Ever since China tightened its restrictions on the materials it would accept, cities across the U.S. have been having trouble offloading various recycled materials. Take Des Moines, Iowa, for example, where about 20 tons of paper a day ended up in the landfill this past summer because no one was willing to take it.
In Des Moines, recyclable materials once garnered hundreds of thousands of dollars on the open market, according to the Des Moines Register. But since China’s import ban went into effect earlier this year, that revenue has dropped significantly.
According to the report, the city’s recycling program is expected to run a $50,000 deficit next year. That means residents will most likely see an increase in their solid waste fees next year.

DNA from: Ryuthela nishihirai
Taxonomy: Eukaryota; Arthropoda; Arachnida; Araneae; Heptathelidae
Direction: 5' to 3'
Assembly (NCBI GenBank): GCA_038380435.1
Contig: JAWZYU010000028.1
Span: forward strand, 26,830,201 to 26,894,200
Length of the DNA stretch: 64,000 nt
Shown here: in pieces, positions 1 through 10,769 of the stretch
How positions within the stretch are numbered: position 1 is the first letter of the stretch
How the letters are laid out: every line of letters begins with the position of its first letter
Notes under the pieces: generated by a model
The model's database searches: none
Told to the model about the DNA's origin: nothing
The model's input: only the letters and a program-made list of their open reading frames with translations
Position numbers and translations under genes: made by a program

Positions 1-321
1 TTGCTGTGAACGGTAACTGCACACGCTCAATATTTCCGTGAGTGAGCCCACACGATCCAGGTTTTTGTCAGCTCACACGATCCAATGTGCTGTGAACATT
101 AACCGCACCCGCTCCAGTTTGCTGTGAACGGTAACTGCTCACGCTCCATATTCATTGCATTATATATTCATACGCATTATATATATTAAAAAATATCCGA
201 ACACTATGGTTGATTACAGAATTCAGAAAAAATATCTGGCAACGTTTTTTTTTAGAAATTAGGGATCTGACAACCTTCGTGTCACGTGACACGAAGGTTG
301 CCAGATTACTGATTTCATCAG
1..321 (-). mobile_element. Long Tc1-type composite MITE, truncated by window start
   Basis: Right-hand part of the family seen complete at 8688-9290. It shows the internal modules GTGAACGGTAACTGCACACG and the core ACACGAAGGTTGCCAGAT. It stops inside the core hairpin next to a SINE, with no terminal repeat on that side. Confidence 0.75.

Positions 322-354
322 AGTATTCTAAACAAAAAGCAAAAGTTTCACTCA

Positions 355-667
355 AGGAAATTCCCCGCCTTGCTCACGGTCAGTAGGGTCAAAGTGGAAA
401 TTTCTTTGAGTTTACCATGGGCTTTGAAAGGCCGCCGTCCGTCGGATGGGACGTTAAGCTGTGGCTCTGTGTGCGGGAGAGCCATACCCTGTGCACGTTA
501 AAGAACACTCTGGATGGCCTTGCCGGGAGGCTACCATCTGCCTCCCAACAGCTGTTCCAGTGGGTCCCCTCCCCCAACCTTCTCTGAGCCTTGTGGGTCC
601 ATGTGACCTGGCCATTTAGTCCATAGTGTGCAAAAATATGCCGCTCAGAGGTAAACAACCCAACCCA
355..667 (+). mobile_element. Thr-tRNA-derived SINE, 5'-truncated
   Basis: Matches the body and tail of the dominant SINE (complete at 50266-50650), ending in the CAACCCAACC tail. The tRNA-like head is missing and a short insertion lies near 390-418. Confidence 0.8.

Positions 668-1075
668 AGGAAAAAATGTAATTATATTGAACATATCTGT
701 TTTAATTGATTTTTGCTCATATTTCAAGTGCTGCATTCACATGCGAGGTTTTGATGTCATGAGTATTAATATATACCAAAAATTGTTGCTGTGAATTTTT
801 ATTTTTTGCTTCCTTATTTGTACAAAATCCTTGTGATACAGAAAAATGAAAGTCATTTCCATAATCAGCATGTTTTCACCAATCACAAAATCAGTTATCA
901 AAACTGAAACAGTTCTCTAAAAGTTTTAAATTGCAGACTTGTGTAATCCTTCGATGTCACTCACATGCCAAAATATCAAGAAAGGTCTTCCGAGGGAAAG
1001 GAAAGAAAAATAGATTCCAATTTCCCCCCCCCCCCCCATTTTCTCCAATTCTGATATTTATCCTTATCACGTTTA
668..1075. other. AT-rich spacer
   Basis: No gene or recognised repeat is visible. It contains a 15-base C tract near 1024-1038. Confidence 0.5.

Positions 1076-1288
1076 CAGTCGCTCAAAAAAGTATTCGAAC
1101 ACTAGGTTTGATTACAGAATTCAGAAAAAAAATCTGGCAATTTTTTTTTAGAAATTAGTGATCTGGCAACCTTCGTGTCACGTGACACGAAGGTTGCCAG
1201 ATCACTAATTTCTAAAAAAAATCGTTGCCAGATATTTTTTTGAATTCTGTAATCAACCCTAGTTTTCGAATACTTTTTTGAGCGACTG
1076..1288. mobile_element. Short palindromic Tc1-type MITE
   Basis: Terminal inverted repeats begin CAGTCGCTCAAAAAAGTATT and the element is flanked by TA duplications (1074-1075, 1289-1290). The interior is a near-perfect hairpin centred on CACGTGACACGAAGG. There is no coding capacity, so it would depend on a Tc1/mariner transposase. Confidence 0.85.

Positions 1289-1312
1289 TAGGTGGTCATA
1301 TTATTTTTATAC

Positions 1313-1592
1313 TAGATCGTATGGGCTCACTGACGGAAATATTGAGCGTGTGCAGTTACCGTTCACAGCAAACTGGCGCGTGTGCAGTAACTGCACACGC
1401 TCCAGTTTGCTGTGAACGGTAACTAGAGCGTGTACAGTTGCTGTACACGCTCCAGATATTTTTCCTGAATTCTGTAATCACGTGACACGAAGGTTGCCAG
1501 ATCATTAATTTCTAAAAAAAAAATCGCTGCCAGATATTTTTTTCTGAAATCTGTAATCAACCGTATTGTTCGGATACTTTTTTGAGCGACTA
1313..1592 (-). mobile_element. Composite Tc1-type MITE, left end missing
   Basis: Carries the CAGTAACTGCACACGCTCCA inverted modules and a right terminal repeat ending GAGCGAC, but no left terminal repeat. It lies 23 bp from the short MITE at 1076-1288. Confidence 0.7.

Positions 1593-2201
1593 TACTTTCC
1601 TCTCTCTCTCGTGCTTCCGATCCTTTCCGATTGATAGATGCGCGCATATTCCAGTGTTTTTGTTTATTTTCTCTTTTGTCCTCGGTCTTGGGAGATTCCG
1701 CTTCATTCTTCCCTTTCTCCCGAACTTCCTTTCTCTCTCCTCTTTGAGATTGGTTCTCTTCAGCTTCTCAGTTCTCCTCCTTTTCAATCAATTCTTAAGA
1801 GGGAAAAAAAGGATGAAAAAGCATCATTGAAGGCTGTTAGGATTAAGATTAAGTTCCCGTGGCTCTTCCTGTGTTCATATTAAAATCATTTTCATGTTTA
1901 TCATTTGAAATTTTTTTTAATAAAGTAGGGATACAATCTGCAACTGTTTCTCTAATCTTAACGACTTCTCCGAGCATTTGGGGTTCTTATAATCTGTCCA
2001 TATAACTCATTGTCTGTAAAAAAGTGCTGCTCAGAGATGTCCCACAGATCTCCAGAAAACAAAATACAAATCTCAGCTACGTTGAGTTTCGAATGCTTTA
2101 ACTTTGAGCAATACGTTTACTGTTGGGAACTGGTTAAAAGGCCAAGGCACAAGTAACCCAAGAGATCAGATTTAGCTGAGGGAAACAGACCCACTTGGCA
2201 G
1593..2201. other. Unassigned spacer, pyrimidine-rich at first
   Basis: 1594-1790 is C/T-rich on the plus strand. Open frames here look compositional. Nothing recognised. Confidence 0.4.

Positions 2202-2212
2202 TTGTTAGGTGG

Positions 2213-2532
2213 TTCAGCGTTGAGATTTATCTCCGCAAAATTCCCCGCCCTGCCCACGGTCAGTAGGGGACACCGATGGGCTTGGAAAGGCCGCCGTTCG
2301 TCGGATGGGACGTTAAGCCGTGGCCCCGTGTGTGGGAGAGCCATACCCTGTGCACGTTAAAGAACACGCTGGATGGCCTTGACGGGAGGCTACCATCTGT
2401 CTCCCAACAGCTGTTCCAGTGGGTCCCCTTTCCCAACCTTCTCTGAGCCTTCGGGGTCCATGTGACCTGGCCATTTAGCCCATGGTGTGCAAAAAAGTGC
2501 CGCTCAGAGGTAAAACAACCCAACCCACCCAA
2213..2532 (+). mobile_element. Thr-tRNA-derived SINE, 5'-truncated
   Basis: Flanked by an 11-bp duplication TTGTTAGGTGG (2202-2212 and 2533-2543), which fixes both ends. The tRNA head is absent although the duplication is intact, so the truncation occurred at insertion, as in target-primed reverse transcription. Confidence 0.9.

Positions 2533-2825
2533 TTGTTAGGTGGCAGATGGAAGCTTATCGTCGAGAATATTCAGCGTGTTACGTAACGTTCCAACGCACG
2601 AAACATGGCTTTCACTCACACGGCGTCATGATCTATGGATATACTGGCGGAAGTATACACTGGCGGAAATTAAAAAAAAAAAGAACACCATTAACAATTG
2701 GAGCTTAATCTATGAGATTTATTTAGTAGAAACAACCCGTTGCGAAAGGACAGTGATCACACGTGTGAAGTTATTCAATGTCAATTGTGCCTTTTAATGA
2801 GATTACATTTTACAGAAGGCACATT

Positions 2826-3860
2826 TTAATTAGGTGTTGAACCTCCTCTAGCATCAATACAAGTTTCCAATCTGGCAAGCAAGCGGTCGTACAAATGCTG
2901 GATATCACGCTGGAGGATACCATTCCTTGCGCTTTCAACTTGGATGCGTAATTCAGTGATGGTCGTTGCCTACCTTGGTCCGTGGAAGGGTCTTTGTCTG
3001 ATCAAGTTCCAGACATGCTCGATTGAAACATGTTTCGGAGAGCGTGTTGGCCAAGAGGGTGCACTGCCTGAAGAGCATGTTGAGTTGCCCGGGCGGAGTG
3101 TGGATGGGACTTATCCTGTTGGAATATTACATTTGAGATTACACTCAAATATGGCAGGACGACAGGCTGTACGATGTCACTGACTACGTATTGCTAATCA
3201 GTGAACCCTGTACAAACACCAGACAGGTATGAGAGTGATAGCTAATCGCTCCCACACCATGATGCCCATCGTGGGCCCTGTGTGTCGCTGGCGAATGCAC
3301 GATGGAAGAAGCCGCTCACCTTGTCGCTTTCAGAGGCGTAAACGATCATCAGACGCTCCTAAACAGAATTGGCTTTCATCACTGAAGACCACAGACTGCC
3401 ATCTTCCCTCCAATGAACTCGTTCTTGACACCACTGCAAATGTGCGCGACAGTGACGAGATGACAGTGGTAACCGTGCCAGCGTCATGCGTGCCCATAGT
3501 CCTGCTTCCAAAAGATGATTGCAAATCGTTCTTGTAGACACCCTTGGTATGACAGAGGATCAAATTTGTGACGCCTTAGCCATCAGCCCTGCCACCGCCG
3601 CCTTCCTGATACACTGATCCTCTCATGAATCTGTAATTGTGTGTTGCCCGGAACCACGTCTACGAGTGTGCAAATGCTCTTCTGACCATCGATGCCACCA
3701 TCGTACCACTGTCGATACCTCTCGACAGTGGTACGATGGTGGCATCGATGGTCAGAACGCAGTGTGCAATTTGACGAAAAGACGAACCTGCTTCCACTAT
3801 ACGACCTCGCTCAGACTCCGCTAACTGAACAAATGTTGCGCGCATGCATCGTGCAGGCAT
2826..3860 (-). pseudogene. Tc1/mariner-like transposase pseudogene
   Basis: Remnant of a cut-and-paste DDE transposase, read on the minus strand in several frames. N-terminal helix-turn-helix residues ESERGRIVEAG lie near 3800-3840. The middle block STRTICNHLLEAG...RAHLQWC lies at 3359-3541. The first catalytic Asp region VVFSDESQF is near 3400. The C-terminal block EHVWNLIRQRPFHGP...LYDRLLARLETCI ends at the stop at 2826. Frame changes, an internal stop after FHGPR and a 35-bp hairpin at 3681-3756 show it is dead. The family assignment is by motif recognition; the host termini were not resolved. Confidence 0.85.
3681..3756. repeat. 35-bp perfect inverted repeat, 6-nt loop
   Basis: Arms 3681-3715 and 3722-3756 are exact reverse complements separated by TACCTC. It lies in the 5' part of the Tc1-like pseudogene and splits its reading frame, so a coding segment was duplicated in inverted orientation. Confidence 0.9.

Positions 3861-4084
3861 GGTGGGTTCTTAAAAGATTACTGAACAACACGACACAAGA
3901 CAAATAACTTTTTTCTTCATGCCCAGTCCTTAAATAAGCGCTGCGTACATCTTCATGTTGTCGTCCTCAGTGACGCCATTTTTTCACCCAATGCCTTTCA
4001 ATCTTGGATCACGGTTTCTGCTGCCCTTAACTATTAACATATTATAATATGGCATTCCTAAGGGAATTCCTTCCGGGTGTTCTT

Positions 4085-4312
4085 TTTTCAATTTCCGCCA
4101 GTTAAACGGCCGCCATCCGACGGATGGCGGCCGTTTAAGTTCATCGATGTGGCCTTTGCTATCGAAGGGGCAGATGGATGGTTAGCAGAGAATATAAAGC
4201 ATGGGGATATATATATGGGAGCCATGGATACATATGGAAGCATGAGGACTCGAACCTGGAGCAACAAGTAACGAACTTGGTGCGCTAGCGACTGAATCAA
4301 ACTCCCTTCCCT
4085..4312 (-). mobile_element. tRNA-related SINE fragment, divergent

Des Moines Register has more details:
For four months this summer, the paper that central Iowa residents dutifully placed in their curbside recycling bins ended up at the landfill where it was buried with the rest of the metro's garbage.
It wasn't a mistake.
Mid America Recycling, the company that processes the metro's recyclables, says it couldn't find anyone willing to take the paper.